This New Republic essay, by Libby Watson, even quotes the Politico essay, excerpts of which follows this long quotation:
Headline: The Democrats Have a Dianne Feinstein Problem
Sub-headline: Some in the party believe the 87-year-old senator is ill-equipped to lead the opposition to Trump’s Supreme Court nominee—so why won’t they do anything about it?
Which leads us to another problem: The Democratic charge will be led by 87-year-old Dianne Feinstein, the party’s ranking member of the Judiciary Committee. Feinstein is resolutely not interested in the idea of breaking any kind of norm to win. As recently as a week before Ginsburg’s death, Feinstein criticized the idea of abolishing the filibuster and refused to say whether, as chair of the committee during a Biden administration, she would continue a recent Republican practice of ignoring opposition committee members who object to judicial nominees from their home state. The long-standing “blue slip” process, she said, “fosters bipartisan engagement in the nomination process.” Truly, we are living in a golden age of well-fostered bipartisan engagement!
Concerns about Feinstein’s role in the upcoming confirmation process are not some petty, factional whining of disgruntled leftists. As Politico reported, these fears—that Feinstein is not up to the task of grilling Trump’s nominee for Ginsberg’s seat—are “widespread” among Democrats in Congress, who fret that Feinstein “gets confused by reporters’ questions, or will offer different answers to the same question depending on where or when she’s asked” and appears “frail.” These are normal things for an 87-year-old to do or be; they are perhaps not the ideal characteristics for the person tasked with being the face of the Democratic resistance to another right-wing psychocrat being placed on the court for decades to possess. (The Los Angeles Times’ report on Feinstein’s love of the blue slip process included the detail that she “wasn’t aware” that “Republicans had confirmed judges without them.” Her office later provided a tally: The GOP has done so 17 times in the Trump era.)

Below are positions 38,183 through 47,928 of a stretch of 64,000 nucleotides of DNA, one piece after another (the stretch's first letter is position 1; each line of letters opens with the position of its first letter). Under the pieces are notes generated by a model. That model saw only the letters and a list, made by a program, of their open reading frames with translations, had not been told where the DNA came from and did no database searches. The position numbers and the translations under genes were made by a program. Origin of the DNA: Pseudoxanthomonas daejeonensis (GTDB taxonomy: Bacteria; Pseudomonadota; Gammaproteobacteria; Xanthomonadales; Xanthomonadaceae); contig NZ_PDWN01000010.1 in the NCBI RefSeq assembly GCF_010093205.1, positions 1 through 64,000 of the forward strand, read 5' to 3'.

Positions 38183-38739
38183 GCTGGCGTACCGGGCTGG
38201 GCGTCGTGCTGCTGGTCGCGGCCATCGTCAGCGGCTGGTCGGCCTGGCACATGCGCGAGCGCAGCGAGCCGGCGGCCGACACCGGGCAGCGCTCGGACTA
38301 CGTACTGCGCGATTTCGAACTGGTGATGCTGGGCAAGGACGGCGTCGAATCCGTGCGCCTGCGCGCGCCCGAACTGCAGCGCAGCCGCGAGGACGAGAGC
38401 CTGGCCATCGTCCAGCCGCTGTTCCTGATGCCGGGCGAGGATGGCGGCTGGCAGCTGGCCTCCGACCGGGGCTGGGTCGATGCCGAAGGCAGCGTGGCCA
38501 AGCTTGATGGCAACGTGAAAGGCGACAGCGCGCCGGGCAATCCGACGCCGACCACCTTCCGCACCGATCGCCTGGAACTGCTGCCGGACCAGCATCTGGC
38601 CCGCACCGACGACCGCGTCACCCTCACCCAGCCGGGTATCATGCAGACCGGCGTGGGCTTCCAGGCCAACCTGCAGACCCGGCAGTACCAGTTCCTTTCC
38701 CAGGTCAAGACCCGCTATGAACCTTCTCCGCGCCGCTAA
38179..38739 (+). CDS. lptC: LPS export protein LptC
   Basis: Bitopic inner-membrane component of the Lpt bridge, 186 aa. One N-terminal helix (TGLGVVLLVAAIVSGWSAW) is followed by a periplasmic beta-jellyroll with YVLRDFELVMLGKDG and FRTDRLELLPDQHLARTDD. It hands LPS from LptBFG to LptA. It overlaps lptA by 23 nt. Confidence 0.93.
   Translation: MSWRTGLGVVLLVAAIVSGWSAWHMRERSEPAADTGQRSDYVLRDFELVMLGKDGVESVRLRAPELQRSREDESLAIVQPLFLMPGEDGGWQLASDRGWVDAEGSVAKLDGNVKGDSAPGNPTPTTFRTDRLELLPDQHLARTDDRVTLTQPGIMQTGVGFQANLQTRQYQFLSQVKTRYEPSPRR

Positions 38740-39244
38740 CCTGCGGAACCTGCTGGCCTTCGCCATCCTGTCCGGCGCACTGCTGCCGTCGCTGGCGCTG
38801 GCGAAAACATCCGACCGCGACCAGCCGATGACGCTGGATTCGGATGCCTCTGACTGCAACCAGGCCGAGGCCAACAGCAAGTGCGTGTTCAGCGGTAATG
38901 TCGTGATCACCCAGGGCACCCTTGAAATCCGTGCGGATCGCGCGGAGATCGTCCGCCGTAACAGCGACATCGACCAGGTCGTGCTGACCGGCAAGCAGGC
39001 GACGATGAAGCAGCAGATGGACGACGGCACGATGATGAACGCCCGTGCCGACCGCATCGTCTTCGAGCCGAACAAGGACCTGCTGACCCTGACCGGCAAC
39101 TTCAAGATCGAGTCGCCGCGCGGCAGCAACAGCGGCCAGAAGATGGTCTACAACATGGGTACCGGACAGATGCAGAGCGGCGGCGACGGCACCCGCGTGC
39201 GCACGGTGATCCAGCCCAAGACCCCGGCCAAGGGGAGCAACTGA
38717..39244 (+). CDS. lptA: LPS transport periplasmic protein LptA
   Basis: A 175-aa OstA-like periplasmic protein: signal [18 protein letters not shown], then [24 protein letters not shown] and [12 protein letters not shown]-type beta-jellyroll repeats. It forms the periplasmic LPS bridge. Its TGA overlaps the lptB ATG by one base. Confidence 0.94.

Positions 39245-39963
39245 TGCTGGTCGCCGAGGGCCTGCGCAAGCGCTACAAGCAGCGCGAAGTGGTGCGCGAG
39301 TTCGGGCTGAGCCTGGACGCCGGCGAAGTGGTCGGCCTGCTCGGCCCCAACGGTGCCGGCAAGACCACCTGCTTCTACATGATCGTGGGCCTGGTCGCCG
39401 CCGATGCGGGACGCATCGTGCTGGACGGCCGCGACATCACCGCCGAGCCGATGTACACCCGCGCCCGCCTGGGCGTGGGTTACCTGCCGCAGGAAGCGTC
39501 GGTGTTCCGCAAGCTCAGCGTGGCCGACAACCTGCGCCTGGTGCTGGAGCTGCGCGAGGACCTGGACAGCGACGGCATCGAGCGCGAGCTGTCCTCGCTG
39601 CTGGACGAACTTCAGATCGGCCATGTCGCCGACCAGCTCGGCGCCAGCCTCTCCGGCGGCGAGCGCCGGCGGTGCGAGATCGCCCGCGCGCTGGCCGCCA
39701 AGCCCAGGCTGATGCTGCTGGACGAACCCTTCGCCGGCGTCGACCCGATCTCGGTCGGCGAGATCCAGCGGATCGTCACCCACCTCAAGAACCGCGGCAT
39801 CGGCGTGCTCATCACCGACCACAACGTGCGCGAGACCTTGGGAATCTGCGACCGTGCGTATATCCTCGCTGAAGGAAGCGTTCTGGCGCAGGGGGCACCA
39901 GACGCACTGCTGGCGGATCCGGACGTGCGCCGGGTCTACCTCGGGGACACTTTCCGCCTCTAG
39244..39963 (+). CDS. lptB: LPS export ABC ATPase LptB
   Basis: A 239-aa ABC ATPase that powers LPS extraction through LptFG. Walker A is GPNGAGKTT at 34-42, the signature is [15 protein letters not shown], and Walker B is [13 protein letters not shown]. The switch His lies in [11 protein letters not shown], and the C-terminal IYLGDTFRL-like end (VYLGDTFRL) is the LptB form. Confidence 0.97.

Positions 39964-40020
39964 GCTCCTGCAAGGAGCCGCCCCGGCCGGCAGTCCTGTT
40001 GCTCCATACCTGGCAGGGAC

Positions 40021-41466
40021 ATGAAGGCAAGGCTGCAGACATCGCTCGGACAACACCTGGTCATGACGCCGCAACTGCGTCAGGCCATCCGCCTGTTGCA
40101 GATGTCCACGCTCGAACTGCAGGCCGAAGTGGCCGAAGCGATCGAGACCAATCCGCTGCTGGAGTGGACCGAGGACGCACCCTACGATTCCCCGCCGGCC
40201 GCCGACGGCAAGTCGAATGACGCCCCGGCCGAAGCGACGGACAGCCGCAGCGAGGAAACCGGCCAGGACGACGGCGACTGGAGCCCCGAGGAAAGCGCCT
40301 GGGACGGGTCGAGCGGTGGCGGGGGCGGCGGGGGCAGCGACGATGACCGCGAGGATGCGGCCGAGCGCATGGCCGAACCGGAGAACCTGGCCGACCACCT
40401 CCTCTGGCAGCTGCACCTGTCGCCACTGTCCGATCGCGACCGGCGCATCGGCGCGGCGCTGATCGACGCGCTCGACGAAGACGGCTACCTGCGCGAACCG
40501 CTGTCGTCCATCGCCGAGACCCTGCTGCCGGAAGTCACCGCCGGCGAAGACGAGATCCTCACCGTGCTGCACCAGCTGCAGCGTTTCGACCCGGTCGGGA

This Politico essay by John Bresnahan and Marianne Levine:
Headline: Democrats worry Feinstein can’t handle Supreme Court battle
Sub-headline: Colleagues fear the oldest senator may struggle to lead Democrats on the Judiciary Committee.
As the Senate prepares for yet another brutal Supreme Court nomination fight, one particularly sensitive issue is creating apprehension among Democrats: what to do with 87-year-old Sen. Dianne Feinstein, the ranking member of the Judiciary Committee.
Feinstein, the oldest member of the Senate, is widely respected by senators in both parties, but she has noticeably slowed in recent years. Interviews with more than a dozen Democratic senators and aides show widespread concern over whether the California Democrat is capable of leading the aggressive effort Democrats need against whoever President Donald Trump picks to replace the late Justice Ruth Bader Ginsburg.
The Judiciary Committee is the critical battleground in the Supreme Court confirmation process. At stake, her own Democratic colleagues worry, is more than just whether the party can thwart Senate Majority Leader Mitch McConnell (R-Ky.) in his rush to fill the seat. Some Democrats privately fear that Feinstein could mishandle the situation and hurt their chances of winning back the majority.
Just this week, Feinstein infuriated progressives after declaring her opposition to ending the Senate’s legislative filibuster — a top goal of party activists if Democrats win full control of the Congress and White House in November. Some on the left called on her to resign over the comments, although other Democratic moderates have expressed similar views.
Corporate media pundits feed upon each other’s commentaries, sometimes in the most unabashed ways, that leads to the construction of The Party Line, on any given issue. Some are more adroit, about the rhetorical constructions of an evolving Party Line, and some like Libby Watson, riff on the themes of other political reporters/commentators/pundits.
At some point the reader that focuses upon the ‘evolution’ of that Party Line, in favor of what is the subject under debate/discussion, proves that that ‘evolution’ is an equally important component of the examination, of a political stance, that becomes a fixed point of argument, in sum, The Party Line.